Britain will match every pound donated to Glasgow charity Scottish Catholic International Aid Fund’s 50th anniversary ‘WEE BOX, BIG CHANGE’ appeal, helping thousands of women farmers in Africa, International Development Secretary Justine Greening has announced.
The Scottish Catholic International Aid Fund’s (SCIAF) appeal, to run throughout next year’s Lent, will help women farmers in the Democratic Republic of Congo, Malawi and Rwanda grow more food, boost their incomes and have a bigger say in their communities.
The match funding was awarded through the UK Department for International Development’s (DFID) UK Aid Match scheme, which matches pound for pound public donations to selected charity appeals, giving the public a say in how Britain’s aid budget is spent.
Justine Greening said:
SCIAF is a doing fantastic work to reduce poverty around the world and has a long history of channelling the generosity of Scots to good causes.
By doubling donations to the WEE BOX appeal, the United Kingdom will ensure every pound the public donates helps twice as many women feed their families, start businesses and lift themselves out of poverty.
SCIAF Director Alistair Dutton said:
Winning DFID’s UK Aid Match scheme means that every pound given to us in next year’s WEE BOX, BIG CHANGE Lent appeal will be doubled.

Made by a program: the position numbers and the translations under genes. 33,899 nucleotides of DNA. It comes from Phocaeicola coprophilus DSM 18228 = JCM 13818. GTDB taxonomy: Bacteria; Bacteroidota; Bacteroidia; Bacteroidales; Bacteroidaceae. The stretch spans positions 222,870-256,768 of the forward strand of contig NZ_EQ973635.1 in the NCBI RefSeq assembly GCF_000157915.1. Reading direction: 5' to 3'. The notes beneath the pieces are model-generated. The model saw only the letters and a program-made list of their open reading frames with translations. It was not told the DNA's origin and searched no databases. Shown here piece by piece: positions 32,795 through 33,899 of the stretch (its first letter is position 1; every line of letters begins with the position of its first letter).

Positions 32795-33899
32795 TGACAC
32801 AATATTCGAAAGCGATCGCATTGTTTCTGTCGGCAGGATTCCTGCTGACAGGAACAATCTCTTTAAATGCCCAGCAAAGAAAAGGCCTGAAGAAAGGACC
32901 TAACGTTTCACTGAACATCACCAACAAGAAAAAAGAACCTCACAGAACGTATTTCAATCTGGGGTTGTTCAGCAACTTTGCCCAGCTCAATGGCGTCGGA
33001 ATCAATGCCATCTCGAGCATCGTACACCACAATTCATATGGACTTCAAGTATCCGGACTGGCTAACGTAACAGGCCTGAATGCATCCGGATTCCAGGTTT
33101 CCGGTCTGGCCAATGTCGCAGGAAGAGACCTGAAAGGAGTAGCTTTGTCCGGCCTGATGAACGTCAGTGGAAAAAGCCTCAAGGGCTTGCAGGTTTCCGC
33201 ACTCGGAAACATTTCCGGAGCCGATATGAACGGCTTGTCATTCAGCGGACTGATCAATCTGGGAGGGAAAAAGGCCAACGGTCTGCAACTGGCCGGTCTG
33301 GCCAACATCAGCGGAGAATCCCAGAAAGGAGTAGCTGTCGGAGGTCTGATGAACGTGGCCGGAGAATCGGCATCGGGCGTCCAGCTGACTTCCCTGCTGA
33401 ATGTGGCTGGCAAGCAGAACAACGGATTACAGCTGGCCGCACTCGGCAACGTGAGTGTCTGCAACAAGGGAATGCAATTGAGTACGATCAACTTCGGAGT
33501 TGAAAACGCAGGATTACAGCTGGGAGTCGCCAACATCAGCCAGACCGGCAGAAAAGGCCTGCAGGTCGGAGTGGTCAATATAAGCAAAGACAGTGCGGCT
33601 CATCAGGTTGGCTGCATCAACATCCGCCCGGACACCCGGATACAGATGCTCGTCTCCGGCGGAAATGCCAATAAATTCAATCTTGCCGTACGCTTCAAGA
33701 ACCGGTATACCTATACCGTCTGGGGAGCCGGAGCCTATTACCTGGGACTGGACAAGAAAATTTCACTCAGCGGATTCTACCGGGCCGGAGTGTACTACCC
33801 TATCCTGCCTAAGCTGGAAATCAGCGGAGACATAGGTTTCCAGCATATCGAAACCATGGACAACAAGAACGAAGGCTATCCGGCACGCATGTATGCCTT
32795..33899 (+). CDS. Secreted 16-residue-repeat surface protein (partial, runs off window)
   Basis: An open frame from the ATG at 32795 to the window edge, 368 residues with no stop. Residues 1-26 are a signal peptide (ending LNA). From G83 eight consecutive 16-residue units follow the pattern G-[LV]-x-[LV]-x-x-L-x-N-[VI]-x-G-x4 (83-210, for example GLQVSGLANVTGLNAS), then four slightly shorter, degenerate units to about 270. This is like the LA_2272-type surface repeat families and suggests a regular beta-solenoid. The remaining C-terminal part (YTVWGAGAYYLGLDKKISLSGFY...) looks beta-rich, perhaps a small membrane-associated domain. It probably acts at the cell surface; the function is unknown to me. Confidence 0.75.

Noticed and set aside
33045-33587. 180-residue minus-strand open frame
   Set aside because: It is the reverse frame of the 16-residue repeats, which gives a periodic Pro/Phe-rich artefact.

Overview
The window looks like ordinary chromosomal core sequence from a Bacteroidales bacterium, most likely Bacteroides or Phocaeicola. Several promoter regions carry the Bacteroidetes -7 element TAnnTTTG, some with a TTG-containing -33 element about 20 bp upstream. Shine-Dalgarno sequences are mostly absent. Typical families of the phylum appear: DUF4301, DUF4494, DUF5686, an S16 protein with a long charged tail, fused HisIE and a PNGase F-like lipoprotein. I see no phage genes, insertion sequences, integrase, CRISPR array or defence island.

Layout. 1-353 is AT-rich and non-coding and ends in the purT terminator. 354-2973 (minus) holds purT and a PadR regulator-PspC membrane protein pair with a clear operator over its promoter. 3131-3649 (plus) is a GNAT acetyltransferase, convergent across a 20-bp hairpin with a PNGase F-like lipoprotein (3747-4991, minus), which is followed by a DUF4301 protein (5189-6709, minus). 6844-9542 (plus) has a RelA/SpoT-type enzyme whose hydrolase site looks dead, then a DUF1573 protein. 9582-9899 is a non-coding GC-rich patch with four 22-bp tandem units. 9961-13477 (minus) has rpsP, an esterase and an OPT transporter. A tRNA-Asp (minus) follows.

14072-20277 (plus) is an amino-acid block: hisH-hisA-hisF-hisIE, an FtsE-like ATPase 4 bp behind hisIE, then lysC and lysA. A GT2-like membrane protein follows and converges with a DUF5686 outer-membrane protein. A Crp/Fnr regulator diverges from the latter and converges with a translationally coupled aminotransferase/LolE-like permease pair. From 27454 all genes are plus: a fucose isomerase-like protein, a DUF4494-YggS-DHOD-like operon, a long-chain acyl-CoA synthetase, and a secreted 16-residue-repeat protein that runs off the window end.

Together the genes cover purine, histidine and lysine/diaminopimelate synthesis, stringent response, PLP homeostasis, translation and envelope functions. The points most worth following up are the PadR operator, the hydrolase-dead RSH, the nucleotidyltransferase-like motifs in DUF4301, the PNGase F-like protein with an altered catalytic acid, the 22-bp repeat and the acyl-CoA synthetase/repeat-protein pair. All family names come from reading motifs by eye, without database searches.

This is fantastic news for the thousands of women farmers whose lives we are helping to transform in the Democratic Republic of Congo, Malawi and Rwanda. This extra money will help more women, who are often the poorest of the poor in developing countries, to provide for themselves, their families, and strengthen their communities in the long term.
As SCIAF approaches its 50th anniversary next year I would urge everyone in Scotland to start thinking about how they will get involved in the WEE BOX, BIG CHANGE appeal as every penny they raise will literally go twice as far.
The money raised will give women farmers seeds, tools and agricultural training, farm animals and veterinary care, community ponds and pumps to improve access to clean water, and help them plan how to deal with disasters such as droughts and floods.
Small loans will allow women farmers to start small businesses and legal aid will help them own their land. Training in the community will also promote women’s rights and leadership.
Supported by celebrities including Sir Alex Ferguson and Susan Boyle, SCIAF was established in 1965 and its annual WEE BOX, BIG CHANGE Lent appeal is one of Scotland’s largest charity fundraising campaigns.
The campaign encourages Scots to give up something for Lent and put the money saved in a SCIAF WEE BOX. The campaign raised £862,189 in 2013, £847,054 in 2012 and £959,030 in 2011.